As 1888 drew to a close, John Montgomery Ward stood atop the world of professional baseball. The star shortstop had just led the New York Giants to the National League pennant, followed by a triumph over the St. Louis Browns of the rival American Association in what even then went by the inflated title of baseball’s “World Series.” A dominating pitcher early in his career (he threw the second perfect game in major league history), an arm injury forced Ward to recreate himself as an infielder, where he became one of the best fielders and hitters of his era. He was lauded in the press as a ballplayer with “few equals and no superiors,” and “by long odds the most popular player in the profession.” These accomplishments would eventually earn Ward a place in the Baseball Hall of Fame.
Ward’s skills on the ball field were only a part of what made him such a remarkable figure. Contemporaries and historians alike have struggled to describe him. One adjective-happy biographer took the saturation approach: he was a “jug-eared, willowy, peach-fuzzed, overreaching punk” as well as “honorable, smart, and tenacious.” More admired than liked seems to have been the consensus view of Ward contemporaries. In a profession not known for intellectualism, he stood out. Although Ward left school at the age of thirteen in order to pursue his baseball career, he eventually earned, in his spare time, degrees in political science and law from Columbia. He was said to speak five languages. A regular contributor to newspapers and periodicals, in 1888 he published Baseball: How to Become a Player, which he described as a “handbook of the game, a picture of the play as seen by a player.”
Ward was also a pioneering labor leader. In 1885 he established America’s first sports union, the Brotherhood of Professional Base Ball Players. Initially designed to help sick, injured, or hard-up ballplayers and promote professional standards, the Brotherhood quickly evolved into something approaching a craft union for ballplayers. Ward had forward-looking attitudes on race as well. At a time when the color line was hardening in American society, and organized baseball had become a whites-only affair, Ward urged the Giants to sign an African American pitcher.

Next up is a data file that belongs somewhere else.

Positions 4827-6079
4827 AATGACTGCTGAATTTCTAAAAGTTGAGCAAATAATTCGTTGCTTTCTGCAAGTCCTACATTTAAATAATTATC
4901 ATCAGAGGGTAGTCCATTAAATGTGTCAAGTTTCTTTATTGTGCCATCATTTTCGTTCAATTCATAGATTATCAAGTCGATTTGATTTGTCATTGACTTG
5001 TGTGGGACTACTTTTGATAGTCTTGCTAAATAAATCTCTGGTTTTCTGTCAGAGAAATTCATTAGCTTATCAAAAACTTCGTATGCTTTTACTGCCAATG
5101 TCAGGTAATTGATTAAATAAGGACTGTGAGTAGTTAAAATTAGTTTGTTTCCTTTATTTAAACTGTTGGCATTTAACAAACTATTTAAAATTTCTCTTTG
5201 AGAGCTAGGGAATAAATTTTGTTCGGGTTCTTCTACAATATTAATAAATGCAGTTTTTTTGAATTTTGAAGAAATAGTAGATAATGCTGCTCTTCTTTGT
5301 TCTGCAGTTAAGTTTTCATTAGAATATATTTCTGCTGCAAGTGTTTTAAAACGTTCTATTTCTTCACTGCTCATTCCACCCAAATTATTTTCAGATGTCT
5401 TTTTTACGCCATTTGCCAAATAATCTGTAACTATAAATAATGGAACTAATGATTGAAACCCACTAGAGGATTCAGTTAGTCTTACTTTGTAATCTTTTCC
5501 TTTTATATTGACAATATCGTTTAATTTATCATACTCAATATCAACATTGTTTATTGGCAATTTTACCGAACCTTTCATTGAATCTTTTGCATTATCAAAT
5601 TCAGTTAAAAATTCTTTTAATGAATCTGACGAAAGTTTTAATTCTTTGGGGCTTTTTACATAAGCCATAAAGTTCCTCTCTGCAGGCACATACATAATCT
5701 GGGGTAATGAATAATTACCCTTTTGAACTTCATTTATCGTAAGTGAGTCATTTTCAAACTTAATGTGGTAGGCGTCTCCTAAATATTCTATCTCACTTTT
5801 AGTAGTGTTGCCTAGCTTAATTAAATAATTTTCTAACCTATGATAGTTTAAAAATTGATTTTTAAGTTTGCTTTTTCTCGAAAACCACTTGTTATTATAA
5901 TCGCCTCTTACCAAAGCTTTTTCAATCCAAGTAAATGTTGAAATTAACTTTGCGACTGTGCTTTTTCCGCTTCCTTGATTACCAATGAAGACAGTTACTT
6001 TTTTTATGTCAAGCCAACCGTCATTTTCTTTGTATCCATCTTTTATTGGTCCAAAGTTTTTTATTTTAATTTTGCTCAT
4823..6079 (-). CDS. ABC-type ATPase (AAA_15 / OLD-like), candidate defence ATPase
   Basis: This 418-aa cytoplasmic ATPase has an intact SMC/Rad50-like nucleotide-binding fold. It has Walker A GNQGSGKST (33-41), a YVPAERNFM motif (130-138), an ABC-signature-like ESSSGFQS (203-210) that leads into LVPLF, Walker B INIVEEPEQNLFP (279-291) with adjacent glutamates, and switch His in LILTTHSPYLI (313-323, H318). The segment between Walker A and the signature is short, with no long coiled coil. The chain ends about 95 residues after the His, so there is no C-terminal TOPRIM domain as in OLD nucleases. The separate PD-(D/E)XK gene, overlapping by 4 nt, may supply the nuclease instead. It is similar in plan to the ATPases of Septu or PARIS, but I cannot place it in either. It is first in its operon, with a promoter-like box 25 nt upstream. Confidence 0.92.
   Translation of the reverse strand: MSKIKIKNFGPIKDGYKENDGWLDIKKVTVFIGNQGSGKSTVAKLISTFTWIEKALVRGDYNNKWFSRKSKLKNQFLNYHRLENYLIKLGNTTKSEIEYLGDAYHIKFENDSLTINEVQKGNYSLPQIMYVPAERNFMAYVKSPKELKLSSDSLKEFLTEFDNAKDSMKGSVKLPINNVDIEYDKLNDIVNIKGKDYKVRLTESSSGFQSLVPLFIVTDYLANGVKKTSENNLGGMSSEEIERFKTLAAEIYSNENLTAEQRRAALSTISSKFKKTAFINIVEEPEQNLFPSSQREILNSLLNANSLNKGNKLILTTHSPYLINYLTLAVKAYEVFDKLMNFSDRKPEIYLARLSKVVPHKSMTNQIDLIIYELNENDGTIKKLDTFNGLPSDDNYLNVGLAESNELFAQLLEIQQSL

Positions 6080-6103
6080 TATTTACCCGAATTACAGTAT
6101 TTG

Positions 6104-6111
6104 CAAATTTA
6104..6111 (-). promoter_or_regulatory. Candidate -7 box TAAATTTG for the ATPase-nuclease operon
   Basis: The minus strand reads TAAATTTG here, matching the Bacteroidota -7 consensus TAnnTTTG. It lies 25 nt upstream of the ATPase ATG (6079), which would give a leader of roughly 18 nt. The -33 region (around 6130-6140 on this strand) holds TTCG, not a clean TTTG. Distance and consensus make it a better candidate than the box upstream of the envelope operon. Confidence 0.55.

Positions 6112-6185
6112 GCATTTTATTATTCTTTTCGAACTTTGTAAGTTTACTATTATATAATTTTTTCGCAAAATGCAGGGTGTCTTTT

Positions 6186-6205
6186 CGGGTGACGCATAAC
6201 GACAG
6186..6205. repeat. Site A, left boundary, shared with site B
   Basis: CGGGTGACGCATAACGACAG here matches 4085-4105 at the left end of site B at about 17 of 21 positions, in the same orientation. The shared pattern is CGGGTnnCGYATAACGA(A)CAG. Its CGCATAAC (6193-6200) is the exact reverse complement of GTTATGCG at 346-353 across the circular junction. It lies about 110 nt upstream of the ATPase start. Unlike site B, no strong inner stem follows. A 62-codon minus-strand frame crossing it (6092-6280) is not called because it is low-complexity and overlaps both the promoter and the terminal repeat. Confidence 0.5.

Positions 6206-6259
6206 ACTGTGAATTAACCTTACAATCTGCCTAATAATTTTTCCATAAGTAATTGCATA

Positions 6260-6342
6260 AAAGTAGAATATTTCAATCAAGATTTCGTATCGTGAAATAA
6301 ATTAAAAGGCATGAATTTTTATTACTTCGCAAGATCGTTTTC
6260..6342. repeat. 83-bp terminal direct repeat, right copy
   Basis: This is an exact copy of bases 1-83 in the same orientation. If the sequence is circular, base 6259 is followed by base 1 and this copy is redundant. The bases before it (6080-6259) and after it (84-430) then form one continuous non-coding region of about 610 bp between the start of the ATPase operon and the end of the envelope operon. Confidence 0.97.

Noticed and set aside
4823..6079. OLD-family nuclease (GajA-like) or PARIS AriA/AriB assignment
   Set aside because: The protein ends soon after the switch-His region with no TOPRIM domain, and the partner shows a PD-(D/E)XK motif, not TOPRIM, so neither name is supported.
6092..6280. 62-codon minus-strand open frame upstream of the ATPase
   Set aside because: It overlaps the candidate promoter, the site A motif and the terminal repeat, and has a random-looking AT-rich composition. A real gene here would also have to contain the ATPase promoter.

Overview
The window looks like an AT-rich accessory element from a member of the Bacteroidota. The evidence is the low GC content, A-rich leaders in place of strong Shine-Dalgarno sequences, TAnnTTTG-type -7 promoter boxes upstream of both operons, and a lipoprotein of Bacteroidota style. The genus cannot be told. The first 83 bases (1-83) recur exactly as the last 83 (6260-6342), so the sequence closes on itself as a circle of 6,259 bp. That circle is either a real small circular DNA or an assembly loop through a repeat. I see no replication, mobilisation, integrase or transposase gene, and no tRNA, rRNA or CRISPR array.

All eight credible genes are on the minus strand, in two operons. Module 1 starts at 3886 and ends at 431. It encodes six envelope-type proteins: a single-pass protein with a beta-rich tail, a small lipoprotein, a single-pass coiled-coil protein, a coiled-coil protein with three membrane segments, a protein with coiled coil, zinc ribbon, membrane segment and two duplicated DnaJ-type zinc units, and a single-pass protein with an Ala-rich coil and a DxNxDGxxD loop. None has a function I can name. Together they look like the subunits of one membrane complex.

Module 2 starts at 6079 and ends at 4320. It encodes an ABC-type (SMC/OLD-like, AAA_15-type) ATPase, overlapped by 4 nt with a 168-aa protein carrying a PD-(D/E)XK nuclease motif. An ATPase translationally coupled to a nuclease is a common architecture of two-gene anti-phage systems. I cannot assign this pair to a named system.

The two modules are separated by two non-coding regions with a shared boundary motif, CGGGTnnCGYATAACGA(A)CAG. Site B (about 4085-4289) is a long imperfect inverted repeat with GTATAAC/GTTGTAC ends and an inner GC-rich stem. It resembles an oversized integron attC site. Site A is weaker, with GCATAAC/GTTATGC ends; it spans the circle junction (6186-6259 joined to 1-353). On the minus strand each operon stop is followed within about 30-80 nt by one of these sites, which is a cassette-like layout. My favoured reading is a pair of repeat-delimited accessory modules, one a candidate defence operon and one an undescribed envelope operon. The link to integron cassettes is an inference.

If all this wasn’t enough, Ward’s social life was also noteworthy. In 1887 he married a New York actress and socialite, Helen Dauvray, who also happened to be a passionate baseball fan. “Her tiny hands beat each other rapturously at every victory of the Giants and her dark eyes were bedewed at every defeat,” reported the New York Times. “But the thousands of spectators who observed Miss Dauvray’s emotions little suspected that one of the Giants had any precedence over the others so far as her affections were concerned.” She had donated the Tiffany trophy that went to the World Series champion; it was the “Dauvray Cup” that her husband brought home at the end of the 1888 season. In How to Become a Player, the ever gallant Ward included a chapter explaining the basics of the game “for the benefit of those ladies whose escorts either cannot, or will not, answer their questions.” He also offered advice for his gentleman readers: “Whoever has not experienced the pleasure of taking a young lady to her first game of ball should seize the first opportunity to do so.”
Life was not all three-hit games and celebrity life for the great Monte Ward, however. His relationship with Helen Dauvray was strained almost from the start. He was carrying on an affair, and she knew it; she wanted to return to the stage, and he didn’t want her to. They lived together for only a year and soon divorced.
His baseball career too was about to veer off in some unexpected directions. Following his World Series triumph, Ward captained a team of National League all-stars that traveled around the globe between October 1888 and April 1889 in an effort to promote the game overseas. It was a grand gesture, fitting for an emerging era of American nationalism and confidence on the international scene. But the world tour also helped set motion one of the most significant upheavals in baseball’s history. The man who organized and led the tour around the globe was Albert Goodwill Spalding. Soon after they returned home, he and Ward would face off in an epic struggle for the future of the game.